- Strategic goals and objectives – start creating the report with the end in mind. Think about the reasons you need it, the key drivers of your business, your definition of success, and other data analysis questions.
Once you have the answers, you’ll know how to set the overall performance indicators to monitor different aspects of the performance.
- The right KPIs – the KPIs you should include in your reports depending on your audience. Think about the data-driven questions the readers of the report would want to be answered, such as financial data. Remember, you should only include relevant information in your managerial reports.
- Customer feedback – take this into consideration when making your report, as customer feedback will help you see what you are doing right or wrong.
6 tips for creating amazing management reports
Reporting on insights from customer feedback surveys and product surveys help in creating a more accurate, data-driven strategy and improving the overall business performance.
Tip 1: Use storytelling – connect the parts in your report with a few sentences explaining each section. Use the opportunity to tell a story about why certain metrics are low/high/not changing since the last report.
Tip 2: Make the report visually pleasing - give the most important spots on your report to key KPIs, and secondary or tertiary positions for other metrics. This will help people process your report more easily without getting overwhelmed.
Tip 3: Make the report clear, scannable, and drillable – ensure there’s plenty of white space in your report, contrasting colors, a data range presented next to the data, common metrics everyone can understand, etc.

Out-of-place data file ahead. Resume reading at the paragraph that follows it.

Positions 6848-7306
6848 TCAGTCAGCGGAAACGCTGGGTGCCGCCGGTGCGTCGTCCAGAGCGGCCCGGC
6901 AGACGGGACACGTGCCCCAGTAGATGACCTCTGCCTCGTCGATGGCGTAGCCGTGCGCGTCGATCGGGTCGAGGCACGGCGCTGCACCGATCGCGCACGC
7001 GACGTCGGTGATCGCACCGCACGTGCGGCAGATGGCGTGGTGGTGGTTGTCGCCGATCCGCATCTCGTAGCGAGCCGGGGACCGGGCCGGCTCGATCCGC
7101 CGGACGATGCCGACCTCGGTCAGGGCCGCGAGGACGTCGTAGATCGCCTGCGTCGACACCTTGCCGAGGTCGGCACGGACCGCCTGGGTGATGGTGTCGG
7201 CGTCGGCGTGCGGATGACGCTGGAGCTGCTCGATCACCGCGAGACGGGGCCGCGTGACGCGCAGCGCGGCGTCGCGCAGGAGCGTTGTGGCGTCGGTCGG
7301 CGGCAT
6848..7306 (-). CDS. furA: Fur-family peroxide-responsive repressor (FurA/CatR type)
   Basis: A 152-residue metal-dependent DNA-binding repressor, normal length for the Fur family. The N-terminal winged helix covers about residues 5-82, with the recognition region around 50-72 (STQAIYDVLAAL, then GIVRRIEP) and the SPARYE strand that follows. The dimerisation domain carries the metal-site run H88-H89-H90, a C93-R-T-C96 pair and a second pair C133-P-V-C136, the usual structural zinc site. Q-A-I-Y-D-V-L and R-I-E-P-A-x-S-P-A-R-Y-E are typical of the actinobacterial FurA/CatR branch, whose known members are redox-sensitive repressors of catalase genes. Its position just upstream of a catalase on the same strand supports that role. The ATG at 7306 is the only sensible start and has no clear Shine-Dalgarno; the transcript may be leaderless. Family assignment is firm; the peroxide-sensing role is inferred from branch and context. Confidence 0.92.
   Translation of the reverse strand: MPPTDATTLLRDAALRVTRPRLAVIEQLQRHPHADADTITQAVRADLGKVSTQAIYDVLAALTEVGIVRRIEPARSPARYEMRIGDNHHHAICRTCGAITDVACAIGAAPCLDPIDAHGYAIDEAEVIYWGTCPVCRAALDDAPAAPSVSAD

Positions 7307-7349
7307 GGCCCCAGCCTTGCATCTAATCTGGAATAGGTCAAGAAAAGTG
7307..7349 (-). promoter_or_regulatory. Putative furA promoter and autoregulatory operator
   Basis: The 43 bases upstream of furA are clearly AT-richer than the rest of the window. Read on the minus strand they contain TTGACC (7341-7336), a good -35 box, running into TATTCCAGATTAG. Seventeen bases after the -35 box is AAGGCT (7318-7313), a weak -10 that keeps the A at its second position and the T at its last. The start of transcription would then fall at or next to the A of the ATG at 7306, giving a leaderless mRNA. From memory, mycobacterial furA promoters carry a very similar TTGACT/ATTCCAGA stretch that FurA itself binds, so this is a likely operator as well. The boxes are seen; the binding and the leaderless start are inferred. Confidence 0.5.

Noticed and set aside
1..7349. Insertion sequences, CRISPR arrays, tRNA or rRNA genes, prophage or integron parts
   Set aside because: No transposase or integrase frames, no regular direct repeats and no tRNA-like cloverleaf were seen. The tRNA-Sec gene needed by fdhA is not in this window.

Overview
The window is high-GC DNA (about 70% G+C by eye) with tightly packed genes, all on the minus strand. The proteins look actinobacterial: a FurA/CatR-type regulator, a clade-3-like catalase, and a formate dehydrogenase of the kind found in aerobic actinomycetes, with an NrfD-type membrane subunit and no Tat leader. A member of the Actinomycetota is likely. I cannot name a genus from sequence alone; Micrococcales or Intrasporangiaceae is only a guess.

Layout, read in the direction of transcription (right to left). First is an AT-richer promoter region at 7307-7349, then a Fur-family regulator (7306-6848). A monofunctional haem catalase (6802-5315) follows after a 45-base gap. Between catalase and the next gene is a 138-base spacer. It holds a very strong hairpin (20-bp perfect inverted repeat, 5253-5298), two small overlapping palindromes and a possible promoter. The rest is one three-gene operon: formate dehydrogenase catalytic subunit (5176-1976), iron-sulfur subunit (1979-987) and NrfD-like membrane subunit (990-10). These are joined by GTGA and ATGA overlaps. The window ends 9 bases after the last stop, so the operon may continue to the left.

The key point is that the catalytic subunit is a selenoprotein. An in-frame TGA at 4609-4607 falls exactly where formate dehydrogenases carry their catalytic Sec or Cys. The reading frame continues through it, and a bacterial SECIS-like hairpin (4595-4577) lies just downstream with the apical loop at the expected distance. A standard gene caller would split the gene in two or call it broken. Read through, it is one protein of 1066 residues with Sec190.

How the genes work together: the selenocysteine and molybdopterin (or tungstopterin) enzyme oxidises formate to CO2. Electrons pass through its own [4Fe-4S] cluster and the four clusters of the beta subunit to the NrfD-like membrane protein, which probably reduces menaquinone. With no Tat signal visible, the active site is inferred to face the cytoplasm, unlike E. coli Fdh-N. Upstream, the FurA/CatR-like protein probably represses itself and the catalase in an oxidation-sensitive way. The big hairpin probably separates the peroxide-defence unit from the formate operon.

Tip 4: Make the report visually balanced – present the most important KPIs in a concise way so that decision-makers can get the information without confusion.
Tip 5: Provide real-time insights in your report - make sure they align with your objectives for effective management reporting.
Tip 6: Keep on improving – test your reports regularly and make the necessary changes to ensure there are no inefficient or redundant data, i.e. duplication.
A case for creating monthly management reports
Organized and regular monthly management reports will ensure the strategy of your company stays on track. Here’s what they should include:
- A branded cover page – to make your report look more professional, make sure you include the logo or seal of your organization. You can do this easily with Whatagraph as there are different customization options to make your report look on-brand.
- Mission, vision, and values – these statements summarize your company’s strategy and reinforce its identity.
- Table of contents – include it in the beginning to make it easier for everyone to find what they are looking for. Especially for internal use, it makes it easier to find the right KPIs and initiatives quickly.